When in the book of Acts Luke refers to “preaching Jesus” or “evangelizing,” both phrases must be amplified and illuminated by the fuller description of what the Apostles were saying. They were proclaiming the Kingdom of God and the name of Jesus (Acts 8:12; 28:23, 31). The loss of the facts about the Kingdom of God would amount to a loss of a major part of the Gospel itself. A gospel without the Kingdom of God would appear to be even “another gospel.” Even though the name “Jesus” might still be heard, his message about the Kingdom would have disappeared. A gospel deprived of essential information will not have the powerful converting energy necessary to make healthy, well-instructed Christians.
When Paul preached in Ephesus he “reasoned and persuaded them about the Kingdom of God” for three months (Acts 19:8). He later described his whole ministry at Ephesus as a “solemn testimony about repentance towards God and faith in our Lord Jesus Christ” (Acts 20:21). What then is Paul’s definition (not ours!) of “faith in the Lord Jesus”? Paul immediately gives us two further clarifying descriptions of the Gospel. He equates “faith in Jesus” with “the Gospel of the grace of God” (v. 24) or a “declaration of the whole purpose of God” (v. 27). But none of these phrases must be divorced from verse 25. There Paul sums up his ministry as the “preaching of the Kingdom.” Could contemporary evangelists so describe their own ministries when they speak of “heaven”? Where did any New Testament preacher promise his audience that they would “go to heaven”?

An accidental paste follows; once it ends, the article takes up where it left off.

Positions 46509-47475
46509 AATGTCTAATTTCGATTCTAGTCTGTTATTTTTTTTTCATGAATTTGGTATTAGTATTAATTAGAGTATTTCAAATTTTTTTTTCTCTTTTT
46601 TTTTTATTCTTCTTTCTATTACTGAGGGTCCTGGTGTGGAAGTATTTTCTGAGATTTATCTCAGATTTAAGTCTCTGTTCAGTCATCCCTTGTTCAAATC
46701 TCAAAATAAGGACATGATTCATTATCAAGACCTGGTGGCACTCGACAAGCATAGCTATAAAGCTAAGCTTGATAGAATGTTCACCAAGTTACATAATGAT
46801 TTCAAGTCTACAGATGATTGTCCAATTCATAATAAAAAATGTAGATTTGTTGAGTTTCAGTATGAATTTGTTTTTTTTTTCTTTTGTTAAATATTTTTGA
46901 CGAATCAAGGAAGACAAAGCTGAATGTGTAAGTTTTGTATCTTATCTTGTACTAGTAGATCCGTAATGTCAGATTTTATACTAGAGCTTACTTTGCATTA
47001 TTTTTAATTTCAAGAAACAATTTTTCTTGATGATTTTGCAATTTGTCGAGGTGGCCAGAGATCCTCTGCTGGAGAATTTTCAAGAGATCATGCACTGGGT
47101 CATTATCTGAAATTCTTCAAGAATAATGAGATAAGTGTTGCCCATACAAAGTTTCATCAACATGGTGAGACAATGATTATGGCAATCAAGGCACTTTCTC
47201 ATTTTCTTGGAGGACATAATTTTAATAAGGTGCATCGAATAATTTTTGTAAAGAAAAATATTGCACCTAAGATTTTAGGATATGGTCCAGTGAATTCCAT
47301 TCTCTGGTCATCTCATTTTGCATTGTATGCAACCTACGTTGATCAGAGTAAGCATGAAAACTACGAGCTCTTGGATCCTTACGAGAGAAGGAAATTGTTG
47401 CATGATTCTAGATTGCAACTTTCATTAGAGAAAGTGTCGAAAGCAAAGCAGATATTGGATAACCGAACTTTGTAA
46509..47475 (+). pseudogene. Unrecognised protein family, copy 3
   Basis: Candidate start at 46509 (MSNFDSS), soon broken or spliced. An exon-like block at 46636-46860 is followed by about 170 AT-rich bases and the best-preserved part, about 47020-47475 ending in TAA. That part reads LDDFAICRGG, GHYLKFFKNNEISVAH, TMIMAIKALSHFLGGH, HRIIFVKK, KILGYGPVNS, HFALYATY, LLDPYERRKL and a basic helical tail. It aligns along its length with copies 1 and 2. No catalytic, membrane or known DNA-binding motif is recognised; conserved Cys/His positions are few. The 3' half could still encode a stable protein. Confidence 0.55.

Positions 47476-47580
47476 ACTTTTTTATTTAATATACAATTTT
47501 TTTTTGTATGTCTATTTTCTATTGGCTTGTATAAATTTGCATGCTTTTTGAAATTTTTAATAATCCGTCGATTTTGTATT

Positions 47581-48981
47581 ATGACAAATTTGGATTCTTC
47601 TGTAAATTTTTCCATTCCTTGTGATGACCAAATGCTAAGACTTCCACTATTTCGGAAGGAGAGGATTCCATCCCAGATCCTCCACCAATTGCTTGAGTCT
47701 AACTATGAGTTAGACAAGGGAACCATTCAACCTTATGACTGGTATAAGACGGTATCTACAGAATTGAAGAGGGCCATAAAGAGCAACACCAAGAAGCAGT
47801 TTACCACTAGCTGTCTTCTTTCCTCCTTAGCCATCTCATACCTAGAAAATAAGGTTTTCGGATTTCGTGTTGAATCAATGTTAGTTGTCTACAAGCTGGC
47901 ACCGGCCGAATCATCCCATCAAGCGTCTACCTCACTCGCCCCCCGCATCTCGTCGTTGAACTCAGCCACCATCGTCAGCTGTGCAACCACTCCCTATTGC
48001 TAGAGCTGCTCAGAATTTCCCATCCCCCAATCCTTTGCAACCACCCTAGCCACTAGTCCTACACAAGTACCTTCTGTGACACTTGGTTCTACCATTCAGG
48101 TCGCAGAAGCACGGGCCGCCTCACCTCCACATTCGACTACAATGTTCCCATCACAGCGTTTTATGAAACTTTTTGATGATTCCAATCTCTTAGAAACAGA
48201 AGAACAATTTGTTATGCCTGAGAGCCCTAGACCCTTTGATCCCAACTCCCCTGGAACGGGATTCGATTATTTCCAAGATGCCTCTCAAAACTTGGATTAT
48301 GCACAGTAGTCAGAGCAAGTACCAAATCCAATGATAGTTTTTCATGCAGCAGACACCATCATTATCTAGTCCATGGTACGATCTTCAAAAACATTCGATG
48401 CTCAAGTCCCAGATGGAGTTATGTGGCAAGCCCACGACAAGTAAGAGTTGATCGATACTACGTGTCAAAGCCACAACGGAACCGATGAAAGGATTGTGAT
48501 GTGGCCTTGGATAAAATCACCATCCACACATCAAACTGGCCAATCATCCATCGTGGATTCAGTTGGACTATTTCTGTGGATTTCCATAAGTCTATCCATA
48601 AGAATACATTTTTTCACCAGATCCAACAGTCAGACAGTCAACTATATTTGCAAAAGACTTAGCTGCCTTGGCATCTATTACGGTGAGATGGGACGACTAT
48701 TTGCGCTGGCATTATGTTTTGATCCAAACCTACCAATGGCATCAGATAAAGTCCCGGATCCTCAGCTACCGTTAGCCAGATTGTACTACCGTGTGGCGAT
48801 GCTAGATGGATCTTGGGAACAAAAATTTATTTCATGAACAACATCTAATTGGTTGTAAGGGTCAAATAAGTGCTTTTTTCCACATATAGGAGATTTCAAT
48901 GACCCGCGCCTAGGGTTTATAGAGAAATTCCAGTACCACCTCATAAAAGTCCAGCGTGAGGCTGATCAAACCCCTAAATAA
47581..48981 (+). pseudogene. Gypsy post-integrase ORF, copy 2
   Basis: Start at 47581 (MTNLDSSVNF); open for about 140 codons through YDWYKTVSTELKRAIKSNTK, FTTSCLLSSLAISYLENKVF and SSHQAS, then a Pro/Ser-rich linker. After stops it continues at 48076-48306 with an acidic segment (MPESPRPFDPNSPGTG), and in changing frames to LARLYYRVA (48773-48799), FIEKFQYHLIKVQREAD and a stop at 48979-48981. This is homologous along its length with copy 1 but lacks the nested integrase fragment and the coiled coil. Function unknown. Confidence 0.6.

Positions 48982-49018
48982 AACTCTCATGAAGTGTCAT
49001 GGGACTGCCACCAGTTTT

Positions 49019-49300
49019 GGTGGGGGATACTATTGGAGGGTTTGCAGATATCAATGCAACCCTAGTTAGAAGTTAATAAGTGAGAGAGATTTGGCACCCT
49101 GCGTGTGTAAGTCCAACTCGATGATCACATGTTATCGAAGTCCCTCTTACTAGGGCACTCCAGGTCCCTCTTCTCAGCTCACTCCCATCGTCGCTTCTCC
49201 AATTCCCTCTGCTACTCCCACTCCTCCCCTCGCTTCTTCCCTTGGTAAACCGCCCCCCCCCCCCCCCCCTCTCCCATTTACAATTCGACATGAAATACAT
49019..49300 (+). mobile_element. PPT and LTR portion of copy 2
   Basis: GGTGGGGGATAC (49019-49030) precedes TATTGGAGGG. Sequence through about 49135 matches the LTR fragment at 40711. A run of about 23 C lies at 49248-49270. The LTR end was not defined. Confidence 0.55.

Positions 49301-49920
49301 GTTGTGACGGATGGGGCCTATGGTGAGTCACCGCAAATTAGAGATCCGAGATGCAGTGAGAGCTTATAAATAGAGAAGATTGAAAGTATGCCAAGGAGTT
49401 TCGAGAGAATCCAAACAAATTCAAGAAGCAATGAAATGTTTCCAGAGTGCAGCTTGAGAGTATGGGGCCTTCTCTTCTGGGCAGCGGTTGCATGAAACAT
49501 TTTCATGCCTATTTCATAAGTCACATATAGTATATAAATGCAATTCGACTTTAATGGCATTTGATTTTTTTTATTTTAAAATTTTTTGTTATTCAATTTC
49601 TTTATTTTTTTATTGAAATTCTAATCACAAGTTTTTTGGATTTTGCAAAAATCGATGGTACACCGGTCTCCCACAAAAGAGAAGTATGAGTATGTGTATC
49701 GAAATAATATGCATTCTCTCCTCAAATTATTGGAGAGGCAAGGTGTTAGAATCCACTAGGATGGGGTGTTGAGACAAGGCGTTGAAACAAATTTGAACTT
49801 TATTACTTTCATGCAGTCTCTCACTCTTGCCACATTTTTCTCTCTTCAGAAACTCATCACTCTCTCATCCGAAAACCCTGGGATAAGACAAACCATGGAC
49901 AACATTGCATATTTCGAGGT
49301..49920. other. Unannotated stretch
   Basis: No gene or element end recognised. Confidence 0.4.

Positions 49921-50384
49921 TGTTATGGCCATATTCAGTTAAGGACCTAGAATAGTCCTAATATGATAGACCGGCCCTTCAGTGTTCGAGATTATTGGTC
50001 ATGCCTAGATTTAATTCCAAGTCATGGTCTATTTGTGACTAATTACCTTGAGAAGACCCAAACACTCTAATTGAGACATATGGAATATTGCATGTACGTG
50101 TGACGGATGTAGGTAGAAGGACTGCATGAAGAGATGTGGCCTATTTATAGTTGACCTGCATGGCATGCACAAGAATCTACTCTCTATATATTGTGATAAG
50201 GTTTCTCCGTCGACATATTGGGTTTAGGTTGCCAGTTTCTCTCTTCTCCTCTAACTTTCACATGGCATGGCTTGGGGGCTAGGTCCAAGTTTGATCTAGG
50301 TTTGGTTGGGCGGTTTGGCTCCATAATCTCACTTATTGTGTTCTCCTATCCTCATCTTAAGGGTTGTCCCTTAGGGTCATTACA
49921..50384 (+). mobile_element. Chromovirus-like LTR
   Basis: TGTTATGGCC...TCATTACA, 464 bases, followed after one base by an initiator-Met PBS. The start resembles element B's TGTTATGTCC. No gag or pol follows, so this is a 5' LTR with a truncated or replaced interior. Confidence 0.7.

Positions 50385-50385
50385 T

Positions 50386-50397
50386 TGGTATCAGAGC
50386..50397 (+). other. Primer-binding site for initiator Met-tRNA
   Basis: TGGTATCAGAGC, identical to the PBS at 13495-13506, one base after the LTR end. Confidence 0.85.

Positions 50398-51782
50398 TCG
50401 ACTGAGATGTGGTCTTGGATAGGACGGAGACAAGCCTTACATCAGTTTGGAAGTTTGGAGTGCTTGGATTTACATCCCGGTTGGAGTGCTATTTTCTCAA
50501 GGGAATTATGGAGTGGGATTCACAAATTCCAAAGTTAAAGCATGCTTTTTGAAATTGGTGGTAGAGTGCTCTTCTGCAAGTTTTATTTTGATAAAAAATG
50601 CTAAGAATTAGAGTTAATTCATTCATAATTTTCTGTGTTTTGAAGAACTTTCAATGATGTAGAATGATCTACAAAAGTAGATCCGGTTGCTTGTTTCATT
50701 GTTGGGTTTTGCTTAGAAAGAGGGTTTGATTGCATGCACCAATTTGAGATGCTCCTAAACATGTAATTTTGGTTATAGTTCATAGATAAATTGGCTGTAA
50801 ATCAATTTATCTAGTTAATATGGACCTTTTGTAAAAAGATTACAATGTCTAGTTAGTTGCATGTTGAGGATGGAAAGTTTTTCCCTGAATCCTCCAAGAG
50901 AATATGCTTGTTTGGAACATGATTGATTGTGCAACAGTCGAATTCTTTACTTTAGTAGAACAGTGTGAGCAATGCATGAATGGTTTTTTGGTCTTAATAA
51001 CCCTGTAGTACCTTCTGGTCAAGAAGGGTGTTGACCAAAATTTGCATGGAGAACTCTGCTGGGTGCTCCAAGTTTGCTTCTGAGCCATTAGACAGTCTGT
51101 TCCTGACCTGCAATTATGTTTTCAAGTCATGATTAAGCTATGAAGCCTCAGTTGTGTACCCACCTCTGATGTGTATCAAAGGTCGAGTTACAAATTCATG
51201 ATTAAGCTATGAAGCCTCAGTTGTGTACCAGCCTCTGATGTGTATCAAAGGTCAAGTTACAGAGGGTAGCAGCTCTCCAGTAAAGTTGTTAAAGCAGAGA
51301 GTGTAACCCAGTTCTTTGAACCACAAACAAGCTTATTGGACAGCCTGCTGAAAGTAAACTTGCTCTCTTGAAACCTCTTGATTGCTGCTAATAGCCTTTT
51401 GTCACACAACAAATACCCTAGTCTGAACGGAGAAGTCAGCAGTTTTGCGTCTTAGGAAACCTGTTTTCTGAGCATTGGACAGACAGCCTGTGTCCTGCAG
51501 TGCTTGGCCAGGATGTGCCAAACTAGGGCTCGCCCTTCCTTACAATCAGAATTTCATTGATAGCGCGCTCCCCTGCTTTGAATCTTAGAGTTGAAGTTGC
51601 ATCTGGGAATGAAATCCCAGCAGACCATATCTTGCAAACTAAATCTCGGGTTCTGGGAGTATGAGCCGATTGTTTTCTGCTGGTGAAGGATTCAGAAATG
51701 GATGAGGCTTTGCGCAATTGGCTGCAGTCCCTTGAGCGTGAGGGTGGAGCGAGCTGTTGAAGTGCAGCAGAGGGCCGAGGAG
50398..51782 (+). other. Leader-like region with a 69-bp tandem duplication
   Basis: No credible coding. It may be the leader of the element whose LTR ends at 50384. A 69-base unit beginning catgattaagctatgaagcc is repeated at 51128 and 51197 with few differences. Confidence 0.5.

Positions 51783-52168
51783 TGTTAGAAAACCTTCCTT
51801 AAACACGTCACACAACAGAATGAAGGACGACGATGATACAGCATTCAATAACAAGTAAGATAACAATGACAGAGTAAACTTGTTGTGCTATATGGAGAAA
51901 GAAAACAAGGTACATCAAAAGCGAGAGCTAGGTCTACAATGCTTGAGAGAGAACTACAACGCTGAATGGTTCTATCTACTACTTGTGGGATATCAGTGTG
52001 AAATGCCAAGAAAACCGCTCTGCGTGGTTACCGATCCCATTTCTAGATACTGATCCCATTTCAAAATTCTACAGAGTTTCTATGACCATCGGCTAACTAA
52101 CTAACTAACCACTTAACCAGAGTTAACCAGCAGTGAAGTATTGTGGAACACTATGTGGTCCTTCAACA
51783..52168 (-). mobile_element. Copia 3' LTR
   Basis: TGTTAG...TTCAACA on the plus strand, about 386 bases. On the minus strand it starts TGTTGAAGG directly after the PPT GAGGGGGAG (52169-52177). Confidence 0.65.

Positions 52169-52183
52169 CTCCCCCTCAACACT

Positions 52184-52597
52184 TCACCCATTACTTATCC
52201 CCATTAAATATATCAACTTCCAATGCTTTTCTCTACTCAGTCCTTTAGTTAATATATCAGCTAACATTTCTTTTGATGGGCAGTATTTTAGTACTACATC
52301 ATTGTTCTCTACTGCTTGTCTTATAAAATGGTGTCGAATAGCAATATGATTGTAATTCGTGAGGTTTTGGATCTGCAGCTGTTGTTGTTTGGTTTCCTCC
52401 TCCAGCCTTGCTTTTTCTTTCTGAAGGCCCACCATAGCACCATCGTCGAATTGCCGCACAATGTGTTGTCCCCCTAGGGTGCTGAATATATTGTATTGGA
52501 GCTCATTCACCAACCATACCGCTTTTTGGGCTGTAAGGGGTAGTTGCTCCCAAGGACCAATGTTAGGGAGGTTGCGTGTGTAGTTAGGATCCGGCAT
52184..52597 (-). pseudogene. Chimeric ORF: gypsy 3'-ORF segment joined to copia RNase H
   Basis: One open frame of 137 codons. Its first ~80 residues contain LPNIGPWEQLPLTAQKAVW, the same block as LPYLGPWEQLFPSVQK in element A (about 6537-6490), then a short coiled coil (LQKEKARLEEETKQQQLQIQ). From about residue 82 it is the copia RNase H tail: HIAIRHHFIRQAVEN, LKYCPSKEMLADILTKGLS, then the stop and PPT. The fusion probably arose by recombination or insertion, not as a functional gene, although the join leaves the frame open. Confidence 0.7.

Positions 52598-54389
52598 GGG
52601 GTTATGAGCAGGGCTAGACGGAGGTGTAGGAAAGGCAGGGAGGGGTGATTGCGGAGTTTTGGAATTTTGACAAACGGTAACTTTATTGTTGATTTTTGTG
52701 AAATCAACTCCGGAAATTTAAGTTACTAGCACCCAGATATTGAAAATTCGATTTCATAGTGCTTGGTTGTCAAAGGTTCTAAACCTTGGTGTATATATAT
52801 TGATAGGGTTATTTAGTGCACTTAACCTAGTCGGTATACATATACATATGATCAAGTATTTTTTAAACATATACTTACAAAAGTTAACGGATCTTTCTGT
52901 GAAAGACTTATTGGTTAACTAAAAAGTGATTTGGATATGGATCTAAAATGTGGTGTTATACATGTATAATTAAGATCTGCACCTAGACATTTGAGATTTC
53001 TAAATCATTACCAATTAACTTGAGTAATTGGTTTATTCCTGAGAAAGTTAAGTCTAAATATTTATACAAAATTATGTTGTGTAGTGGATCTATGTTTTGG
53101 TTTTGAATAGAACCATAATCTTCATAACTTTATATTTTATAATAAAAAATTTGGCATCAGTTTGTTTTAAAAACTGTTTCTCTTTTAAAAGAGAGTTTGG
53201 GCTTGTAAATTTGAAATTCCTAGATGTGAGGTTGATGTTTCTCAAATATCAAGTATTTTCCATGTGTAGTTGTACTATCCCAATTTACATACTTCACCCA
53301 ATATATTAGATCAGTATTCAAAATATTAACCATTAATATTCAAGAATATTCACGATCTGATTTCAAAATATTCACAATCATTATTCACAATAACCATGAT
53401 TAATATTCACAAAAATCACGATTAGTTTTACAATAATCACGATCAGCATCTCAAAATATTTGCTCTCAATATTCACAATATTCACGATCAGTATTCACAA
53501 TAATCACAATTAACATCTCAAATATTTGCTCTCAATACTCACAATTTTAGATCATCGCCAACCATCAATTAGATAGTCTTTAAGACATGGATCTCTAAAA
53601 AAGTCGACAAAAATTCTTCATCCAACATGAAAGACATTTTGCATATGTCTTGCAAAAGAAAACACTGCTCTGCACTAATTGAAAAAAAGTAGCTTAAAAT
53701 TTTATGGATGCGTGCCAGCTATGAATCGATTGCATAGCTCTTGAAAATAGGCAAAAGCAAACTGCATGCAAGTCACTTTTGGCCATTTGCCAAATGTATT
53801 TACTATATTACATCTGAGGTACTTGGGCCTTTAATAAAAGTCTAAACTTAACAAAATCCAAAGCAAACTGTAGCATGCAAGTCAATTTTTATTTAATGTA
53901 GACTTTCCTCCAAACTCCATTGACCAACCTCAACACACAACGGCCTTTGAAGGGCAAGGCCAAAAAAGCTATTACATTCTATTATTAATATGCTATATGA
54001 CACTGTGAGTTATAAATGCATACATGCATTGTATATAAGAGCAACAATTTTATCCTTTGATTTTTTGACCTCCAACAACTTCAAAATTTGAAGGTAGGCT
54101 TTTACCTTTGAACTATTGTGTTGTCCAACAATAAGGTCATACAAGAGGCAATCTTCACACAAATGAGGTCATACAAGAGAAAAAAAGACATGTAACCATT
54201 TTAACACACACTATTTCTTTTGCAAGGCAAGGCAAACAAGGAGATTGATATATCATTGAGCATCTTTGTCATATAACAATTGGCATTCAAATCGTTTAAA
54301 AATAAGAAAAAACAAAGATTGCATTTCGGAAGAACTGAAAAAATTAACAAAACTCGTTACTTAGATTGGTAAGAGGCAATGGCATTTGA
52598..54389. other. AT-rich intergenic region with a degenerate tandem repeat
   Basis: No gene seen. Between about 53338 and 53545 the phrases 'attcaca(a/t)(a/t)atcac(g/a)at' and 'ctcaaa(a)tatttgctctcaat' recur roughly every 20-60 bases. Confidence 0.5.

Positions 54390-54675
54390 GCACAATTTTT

Paul’s preaching in Derbe, Lystra, Iconium and Antioch followed the same pattern. After preaching the Gospel, he exhorted the converts to endure trial patiently before they “enter the Kingdom of God” (Acts 14:22), i.e., at the Second Coming. Our final glimpse of Paul is in Rome where once again we find him “solemnly testifying about the Kingdom of God and trying to persuade them about Jesus” from dawn till dusk (Acts 28:23). Luke ends where he began in Acts with Jesus discussing the affairs of the Kingdom of God for six weeks with the disciples (Acts 1:3). Indeed Luke concludes his second volume where he began his first, the gospel of Luke: Jesus is destined to receive the Kingdom of his father David (Luke 1:32, 33) and rule in it forever. Luke’s last word is that Paul was “preaching the Kingdom of God and teaching concerning the Lord Jesus Christ” (Acts 28:31).
The message is clear beyond any doubt. It is the Good News about the Kingdom and about Jesus Christ which must be proclaimed (Acts 8:12). These are distinct but closely related topics. The great mistake is to merge them so that the Kingdom is lost!